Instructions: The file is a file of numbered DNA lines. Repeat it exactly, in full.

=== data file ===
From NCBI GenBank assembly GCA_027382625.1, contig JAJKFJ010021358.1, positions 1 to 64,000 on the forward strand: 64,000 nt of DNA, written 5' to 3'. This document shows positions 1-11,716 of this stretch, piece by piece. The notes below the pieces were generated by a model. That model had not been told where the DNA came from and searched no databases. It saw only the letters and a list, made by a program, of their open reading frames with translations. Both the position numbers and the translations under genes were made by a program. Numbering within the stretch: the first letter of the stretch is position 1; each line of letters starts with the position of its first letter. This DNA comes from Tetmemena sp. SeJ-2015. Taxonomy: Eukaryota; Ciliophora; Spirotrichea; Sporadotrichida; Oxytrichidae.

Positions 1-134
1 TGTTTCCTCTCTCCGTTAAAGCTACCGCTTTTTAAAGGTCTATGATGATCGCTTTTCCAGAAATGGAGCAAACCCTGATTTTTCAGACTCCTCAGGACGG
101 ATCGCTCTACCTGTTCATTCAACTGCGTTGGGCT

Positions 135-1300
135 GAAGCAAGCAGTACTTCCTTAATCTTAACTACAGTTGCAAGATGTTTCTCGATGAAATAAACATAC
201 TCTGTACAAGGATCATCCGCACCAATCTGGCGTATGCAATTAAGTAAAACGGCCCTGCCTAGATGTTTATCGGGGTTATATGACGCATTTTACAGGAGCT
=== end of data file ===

From NCBI GenBank assembly GCA_027382625.1, contig JAJKFJ010021358.1, positions 1 to 64,000 on the forward strand: 64,000 nt of DNA, written 5' to 3'. This document shows positions 1-11,716 of this stretch, piece by piece. The notes below the pieces were generated by a model. That model had not been told where the DNA came from and searched no databases. It saw only the letters and a list, made by a program, of their open reading frames with translations. Both the position numbers and the translations under genes were made by a program. Numbering within the stretch: the first letter of the stretch is position 1; each line of letters starts with the position of its first letter. This DNA comes from Tetmemena sp. SeJ-2015. Taxonomy: Eukaryota; Ciliophora; Spirotrichea; Sporadotrichida; Oxytrichidae.

Positions 1-134
1 TGTTTCCTCTCTCCGTTAAAGCTACCGCTTTTTAAAGGTCTATGATGATCGCTTTTCCAGAAATGGAGCAAACCCTGATTTTTCAGACTCCTCAGGACGG
101 ATCGCTCTACCTGTTCATTCAACTGCGTTGGGCT

Positions 135-1300
135 GAAGCAAGCAGTACTTCCTTAATCTTAACTACAGTTGCAAGATGTTTCTCGATGAAATAAACATAC
201 TCTGTACAAGGATCATCCGCACCAATCTGGCGTATGCAATTAAGTAAAACGGCCCTGCCTAGATGTTTATCGGGGTTATATGACGCATTTTACAGGAGCT